Summer of Classics 2013: Berlin (Part 2: Museums)

Whilst in Berlin, we made a trip over to Museum Island, braving the extensive building work taking place.  This cluster of museums is home to a vast and exciting collection of antiquities, making it the perfect place for a history enthusiast like myself to spend a day or two!

I began at the Bode Museum ( http://www.smb.museum/smb/standorte/index.php?lang=en&objID=28 ), which drew me in with a great Numismatics collection.  All my previous experiences in Numismatics have centred heavily around Classical coins, especially those of the late Roman Republic, so it was really interesting to see such a wide range coins from different periods and places.  My particular favourites in this collection were the coins depicting the Ancient Gods, not only because I know such pieces will come in useful in my future studies, but also because it was fascinating to see varying depictions of the deities in different eras.  Another highlight of the Bode Museum was their collection of artifacts from the Byzantine Empire (330-1453AD).  I was properly introduced to this era last year, and, like everything new I encounter, I'm keen to find out more about it, through as many mediums as possible.  The artifacts on display in this collection were stunning, and really represent the wealth, both financial and cultural, of the Byzantine Empire.  As I have mentioned before, my interests do not solely lie in the Classics, so I had a browse through the rest of the collections on display, before heading over to the Neues Museum (http://www.neues-museum.de/).

Clockwise from top left: The Bode exterior, and exhibit from the Byzantine collection, one of the cabinets from the Numismatics collection (containing some Classical coins), Puget's Assumption of the Virgin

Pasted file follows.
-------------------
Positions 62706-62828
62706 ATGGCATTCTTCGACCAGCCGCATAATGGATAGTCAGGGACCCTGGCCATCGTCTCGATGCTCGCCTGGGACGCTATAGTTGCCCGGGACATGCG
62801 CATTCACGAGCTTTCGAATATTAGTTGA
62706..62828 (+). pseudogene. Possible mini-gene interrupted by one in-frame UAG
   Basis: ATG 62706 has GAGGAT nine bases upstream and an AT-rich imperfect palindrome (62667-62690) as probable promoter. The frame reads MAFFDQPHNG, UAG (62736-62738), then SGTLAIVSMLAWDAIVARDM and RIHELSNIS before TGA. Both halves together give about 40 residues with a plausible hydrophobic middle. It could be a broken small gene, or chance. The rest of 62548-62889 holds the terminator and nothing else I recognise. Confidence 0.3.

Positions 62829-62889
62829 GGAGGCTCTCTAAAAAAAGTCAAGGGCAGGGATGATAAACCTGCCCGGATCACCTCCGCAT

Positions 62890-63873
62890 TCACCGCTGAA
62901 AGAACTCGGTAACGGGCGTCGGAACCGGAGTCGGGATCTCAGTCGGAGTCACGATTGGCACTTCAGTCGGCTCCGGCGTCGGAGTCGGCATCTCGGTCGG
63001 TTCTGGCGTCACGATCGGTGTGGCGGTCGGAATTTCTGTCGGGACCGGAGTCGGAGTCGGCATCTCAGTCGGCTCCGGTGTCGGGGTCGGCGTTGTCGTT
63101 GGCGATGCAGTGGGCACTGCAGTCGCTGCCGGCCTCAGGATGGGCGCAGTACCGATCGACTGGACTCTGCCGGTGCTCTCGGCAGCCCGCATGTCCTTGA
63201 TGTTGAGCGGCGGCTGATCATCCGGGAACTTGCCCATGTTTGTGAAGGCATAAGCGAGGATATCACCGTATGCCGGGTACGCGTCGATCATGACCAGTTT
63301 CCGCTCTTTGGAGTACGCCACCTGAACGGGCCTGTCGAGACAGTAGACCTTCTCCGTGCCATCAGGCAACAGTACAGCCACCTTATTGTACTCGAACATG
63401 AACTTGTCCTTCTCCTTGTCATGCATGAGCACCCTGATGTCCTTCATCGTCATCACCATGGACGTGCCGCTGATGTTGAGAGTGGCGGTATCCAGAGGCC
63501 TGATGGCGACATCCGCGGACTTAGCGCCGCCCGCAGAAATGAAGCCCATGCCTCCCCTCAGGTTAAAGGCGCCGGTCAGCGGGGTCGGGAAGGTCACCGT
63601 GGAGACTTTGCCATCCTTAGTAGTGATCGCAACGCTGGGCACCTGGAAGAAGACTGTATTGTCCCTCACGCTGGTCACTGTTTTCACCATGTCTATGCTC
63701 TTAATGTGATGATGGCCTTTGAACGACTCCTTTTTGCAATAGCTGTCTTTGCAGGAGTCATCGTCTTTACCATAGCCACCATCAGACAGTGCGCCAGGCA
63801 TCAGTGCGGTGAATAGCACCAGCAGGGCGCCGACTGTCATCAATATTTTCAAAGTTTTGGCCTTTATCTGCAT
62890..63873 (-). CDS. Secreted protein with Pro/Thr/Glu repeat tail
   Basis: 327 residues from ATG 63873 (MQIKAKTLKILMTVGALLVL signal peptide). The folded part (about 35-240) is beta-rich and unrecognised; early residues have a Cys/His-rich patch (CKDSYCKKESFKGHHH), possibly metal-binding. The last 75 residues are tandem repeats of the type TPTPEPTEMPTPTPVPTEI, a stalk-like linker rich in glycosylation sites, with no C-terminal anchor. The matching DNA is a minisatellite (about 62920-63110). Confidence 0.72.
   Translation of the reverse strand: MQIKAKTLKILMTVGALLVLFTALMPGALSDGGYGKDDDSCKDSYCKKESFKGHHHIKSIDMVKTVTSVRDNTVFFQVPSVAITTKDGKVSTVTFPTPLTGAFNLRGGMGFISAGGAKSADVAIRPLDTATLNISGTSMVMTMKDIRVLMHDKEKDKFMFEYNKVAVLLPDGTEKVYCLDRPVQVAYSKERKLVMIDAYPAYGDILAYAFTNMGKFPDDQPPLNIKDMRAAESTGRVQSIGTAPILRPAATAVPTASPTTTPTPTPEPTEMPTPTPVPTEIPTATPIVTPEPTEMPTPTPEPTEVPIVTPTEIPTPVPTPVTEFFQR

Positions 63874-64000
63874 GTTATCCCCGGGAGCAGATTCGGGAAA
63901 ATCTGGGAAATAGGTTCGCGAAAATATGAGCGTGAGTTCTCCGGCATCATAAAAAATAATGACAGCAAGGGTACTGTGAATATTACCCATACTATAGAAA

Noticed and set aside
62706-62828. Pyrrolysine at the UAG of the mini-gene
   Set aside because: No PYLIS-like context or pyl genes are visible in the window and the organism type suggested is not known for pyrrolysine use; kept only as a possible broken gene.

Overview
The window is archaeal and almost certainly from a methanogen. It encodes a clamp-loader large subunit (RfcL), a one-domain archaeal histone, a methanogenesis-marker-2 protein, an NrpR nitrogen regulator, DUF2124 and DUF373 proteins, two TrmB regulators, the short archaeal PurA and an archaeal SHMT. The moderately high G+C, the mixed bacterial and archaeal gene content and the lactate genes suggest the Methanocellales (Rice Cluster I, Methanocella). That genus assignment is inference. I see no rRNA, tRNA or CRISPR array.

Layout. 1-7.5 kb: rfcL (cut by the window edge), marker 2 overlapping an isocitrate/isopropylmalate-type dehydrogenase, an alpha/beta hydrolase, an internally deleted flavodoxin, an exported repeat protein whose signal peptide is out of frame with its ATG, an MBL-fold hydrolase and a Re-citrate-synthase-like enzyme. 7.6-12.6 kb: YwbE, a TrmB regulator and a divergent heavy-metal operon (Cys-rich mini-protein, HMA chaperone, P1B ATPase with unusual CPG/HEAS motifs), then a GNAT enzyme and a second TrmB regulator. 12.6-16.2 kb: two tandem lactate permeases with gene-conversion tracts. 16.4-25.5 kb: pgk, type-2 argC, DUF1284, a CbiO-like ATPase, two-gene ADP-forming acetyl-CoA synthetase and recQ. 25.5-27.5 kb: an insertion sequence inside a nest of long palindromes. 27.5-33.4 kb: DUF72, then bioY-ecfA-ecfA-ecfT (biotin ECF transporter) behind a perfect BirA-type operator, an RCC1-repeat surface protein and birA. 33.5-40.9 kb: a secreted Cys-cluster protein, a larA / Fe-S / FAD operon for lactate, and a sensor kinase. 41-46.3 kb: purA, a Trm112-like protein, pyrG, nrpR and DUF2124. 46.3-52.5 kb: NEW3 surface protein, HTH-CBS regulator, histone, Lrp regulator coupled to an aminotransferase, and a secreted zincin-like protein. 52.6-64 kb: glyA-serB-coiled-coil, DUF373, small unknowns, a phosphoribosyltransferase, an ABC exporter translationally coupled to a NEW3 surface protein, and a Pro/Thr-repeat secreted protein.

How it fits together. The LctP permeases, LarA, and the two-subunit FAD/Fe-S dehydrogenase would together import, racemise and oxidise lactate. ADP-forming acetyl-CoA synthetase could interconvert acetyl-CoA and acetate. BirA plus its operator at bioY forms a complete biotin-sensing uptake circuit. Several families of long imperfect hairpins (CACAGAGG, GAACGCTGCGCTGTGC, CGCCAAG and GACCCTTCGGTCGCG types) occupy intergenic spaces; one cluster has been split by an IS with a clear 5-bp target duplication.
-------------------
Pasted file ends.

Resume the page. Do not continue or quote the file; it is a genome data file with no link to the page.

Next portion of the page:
The Neues Museum houses the famous Nefertiti bust, in addition to a whole collection of wonderful artifacts, from Rome, Greece, Egypt and Sudan, to mention but a few.  Sadly, at the time of my visit, the 3rd floor of the museum, where artifacts ranging from the Stone Age to the Iron Age are kept, was closed, but I still found plenty to do, exploring the other collections on display.  The Egyptian collections were particularly interesting.  Since my degree focuses upon Ancient Greece and Rome, it was nice to experience a different area of the Ancient World in greater detail, especially since Ancient Egypt has fascinated me for as long as I can remember.  I was struck by the sheer scale of the collection on display (there was just so much, I wasn't sure I could do it all in a day-in fact I ended up returning to look at some of my favourite things again), but I think my favourite room was the 'Thirty Centuries' room, which contained artifacts from Egypt spanning the years between 3000BC and 150AD, since I was able to see not only changing artistic styles over time, but also changing social/political perspectives (I'll explore this further in another post!).

Clockwise from top left: Neues exterior, King Seti I with the god Osiris (19th dynasty), King Amanitenmomide protected by the goddess Isis (from the Sudan collection), portrayal of the flight of the Pompeiians during the eruption of Vesuvius by Hermann Schievelbein.






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